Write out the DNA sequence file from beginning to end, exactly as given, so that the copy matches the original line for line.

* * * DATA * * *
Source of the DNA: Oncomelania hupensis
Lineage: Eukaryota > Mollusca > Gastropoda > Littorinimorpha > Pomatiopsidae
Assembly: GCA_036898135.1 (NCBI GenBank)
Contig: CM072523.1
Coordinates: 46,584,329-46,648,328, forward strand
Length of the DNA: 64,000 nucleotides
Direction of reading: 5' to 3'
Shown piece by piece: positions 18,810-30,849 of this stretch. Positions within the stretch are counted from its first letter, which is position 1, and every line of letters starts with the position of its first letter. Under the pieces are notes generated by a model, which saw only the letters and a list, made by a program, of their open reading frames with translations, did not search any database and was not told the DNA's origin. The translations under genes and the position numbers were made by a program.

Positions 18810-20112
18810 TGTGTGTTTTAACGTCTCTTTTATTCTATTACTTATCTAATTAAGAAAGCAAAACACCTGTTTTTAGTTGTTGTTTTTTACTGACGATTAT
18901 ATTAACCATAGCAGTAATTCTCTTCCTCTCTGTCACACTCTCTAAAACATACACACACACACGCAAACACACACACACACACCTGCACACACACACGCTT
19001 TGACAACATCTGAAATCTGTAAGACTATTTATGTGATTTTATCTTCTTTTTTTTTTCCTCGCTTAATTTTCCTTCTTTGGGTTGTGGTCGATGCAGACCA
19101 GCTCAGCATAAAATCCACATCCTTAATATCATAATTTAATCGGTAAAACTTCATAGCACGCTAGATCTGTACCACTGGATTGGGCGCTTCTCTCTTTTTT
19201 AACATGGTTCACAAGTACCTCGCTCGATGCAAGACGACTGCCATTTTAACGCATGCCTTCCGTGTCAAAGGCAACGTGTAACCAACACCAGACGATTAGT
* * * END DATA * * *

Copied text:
Source of the DNA: Oncomelania hupensis
Lineage: Eukaryota > Mollusca > Gastropoda > Littorinimorpha > Pomatiopsidae
Assembly: GCA_036898135.1 (NCBI GenBank)
Contig: CM072523.1
Coordinates: 46,584,329-46,648,328, forward strand
Length of the DNA: 64,000 nucleotides
Direction of reading: 5' to 3'
Shown piece by piece: positions 18,810-30,849 of this stretch. Positions within the stretch are counted from its first letter, which is position 1, and every line of letters starts with the position of its first letter. Under the pieces are notes generated by a model, which saw only the letters and a list, made by a program, of their open reading frames with translations, did not search any database and was not told the DNA's origin. The translations under genes and the position numbers were made by a program.

Positions 18810-20112
18810 TGTGTGTTTTAACGTCTCTTTTATTCTATTACTTATCTAATTAAGAAAGCAAAACACCTGTTTTTAGTTGTTGTTTTTTACTGACGATTAT
18901 ATTAACCATAGCAGTAATTCTCTTCCTCTCTGTCACACTCTCTAAAACATACACACACACACGCAAACACACACACACACACCTGCACACACACACGCTT
19001 TGACAACATCTGAAATCTGTAAGACTATTTATGTGATTTTATCTTCTTTTTTTTTTCCTCGCTTAATTTTCCTTCTTTGGGTTGTGGTCGATGCAGACCA
19101 GCTCAGCATAAAATCCACATCCTTAATATCATAATTTAATCGGTAAAACTTCATAGCACGCTAGATCTGTACCACTGGATTGGGCGCTTCTCTCTTTTTT
19201 AACATGGTTCACAAGTACCTCGCTCGATGCAAGACGACTGCCATTTTAACGCATGCCTTCCGTGTCAAAGGCAACGTGTAACCAACACCAGACGATTAGT